I’m still going to physio and doing lots of knee-supporting exercises.
I still meet the conditions for knee replacement surgery (in both knees actually though only the left hurts) but neither of the surgeons I saw recommend it. I’m too young and I’m too active. The surgeons made me laugh, which is something, given the general message they had to deliver.
They said they like to make people happy. The person they make the most happy through knee replacement is somebody who arrives in their office, sad and older. Someone who just wants to walk to the grocery store without pain, the kind of person who says they want to lead a normal life, get a decent night’s sleep, and not suffer all the time. Knee replacement apparently makes that person very happy but they said for someone like me it wouldn’t make me happy.
Why not? Because I want to regain function and their line on knee replacement is that you shouldn’t do it to regain function, you should do it to lose pain. Also, knee replacements don’t last very long maybe 20 years and I’m young. I want to do things like ride my bike and some patients after knee replacement have difficulty bike riding because they don’t have the full range of motion back necessary for riding a bike.
Instead they discussed a different surgery called high tibial osteotomy. That surgery involves breaking bones and resetting them so I have a bigger gap in my knee cap on the side that’s in a lot of pain. It’s a good sign that the brace helps because this does surgically what the brace does mechanically. But it’s not a permanent fix. There’s a chance the other side of my knee will become painful as arthritis advances. So it’s good for 2-10 years maybe. Also, it’s big deal surgery. Like knee replacement it’s months and months of recovery. I’d trade off 10 years of active living without pain for six months painful time consuming recovery but I’m not sure about 2 years. There are no magic globes I can peer in to see the future.
I’m trying to decide. See them again in three months.
But the other depressing piece of news from the surgeons was the strong recommendation of weight loss, both as a way of avoiding surgery and as essential to recovering from it. Either way I should lose a lot of weight. It will definitely, they say, help with pain relief. The pain is all about weight bearing. That’s why downstairs is harder than up. It’s all about force on the kneecap. And as far as motivation goes this is pretty horrible pain. Like pain that makes hard to think about other things.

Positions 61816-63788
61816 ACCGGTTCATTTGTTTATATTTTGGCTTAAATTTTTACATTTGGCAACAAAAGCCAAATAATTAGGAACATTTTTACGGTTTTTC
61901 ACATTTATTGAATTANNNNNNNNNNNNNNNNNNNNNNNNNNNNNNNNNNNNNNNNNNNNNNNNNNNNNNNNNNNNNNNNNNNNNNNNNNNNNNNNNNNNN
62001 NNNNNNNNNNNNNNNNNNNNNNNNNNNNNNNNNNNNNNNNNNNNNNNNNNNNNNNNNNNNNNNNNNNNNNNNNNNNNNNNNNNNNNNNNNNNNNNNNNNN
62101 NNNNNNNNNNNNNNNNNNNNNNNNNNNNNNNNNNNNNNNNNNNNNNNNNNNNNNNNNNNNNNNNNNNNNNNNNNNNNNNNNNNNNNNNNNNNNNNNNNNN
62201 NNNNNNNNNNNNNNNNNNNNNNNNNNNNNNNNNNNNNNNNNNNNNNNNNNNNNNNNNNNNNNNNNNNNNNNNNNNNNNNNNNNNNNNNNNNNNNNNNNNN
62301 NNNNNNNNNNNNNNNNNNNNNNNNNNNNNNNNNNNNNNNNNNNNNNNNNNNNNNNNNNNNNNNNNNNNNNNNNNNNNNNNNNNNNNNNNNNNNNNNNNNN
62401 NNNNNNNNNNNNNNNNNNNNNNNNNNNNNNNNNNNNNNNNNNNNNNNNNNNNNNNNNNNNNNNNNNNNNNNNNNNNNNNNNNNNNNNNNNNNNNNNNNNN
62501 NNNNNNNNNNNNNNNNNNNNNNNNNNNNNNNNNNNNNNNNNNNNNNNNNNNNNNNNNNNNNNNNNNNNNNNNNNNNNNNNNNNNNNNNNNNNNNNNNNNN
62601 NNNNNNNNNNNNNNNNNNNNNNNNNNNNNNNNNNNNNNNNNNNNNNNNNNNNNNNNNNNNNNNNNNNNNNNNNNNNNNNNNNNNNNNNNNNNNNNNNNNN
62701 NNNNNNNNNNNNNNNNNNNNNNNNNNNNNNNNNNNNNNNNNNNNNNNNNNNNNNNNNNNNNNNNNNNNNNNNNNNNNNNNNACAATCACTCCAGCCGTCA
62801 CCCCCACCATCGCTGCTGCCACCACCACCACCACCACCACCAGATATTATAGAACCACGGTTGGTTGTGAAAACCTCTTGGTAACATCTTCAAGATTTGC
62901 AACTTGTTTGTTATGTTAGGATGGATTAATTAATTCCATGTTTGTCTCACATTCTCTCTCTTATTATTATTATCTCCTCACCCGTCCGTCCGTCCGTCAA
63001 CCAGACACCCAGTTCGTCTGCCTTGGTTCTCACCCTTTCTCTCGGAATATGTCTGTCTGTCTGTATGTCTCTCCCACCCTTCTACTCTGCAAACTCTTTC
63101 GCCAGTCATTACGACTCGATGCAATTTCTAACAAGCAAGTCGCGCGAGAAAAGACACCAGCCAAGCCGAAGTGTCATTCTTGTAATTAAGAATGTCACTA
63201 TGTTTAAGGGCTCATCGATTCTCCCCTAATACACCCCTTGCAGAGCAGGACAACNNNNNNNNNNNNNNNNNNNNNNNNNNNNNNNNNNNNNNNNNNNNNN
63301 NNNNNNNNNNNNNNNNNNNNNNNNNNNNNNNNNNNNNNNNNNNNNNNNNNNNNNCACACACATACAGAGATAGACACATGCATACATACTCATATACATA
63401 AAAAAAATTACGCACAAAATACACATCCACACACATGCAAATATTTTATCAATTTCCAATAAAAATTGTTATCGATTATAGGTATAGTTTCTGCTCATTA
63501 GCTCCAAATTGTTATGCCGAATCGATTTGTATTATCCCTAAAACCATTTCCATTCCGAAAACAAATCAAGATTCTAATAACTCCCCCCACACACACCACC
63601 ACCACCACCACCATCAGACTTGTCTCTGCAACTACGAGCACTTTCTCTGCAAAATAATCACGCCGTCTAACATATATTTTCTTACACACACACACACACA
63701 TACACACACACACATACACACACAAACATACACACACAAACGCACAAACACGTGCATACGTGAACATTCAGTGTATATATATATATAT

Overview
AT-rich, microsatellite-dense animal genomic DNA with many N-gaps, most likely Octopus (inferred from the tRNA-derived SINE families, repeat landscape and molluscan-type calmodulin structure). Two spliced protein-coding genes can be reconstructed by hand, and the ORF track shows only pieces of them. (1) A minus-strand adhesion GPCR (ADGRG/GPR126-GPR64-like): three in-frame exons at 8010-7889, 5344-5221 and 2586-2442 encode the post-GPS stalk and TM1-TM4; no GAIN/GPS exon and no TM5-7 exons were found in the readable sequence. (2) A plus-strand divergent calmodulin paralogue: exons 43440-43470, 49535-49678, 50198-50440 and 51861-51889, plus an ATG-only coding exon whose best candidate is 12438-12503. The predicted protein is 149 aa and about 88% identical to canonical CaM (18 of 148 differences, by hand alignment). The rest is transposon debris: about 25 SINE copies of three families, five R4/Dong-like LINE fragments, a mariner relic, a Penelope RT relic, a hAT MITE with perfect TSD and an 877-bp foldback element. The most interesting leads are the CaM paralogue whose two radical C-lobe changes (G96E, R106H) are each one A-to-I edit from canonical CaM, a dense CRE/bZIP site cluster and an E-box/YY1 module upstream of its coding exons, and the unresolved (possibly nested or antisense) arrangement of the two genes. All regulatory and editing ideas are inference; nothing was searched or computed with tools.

Now as I’ve said before I wish that it were the case that medical reasons for weight loss changed the facts. But that’s not so. Your body doesn’t care how good, how “pure” your motivation is. It’s still tough. It’s tough losing weight and tough keeping it off.
I don’t have any choice but to try. The worse case scenario is that I lose it, gain it back, and more and need knee replacement surgery. But that’s the same worst case scenario I face now. I’ve lost significant amounts of weight in my life, 70 lbs in grad school, 60 when I turned 40. The trick, the hard part, is keeping it off. This time, if I actually lose weight, I’ll be unicorn training, learning the habits of people who actually keep weight off.
Don’t worry. This won’t become a weight loss blog. Likely I’ll save any angst, any updates, to my monthly check in posts. I’ll also add content warnings.
I thought about leaving blogging but making this pain manageable and movement possible is a big part of my life right now. And I’m very much still a fit, feminist just one who is coping with injury and aging and hoping to keep in moving.
It can be tricky moving around in a small boat in ways that don’t hurt my knee but I’m learning how to do it. I haven’t raced a small sailboat ever. All of my sailboat racing experience is on relatively big boats so this is new to me. With all the knee misery, see above, it’s good to have something new to focus on. It’s fun and exciting and lots to learn.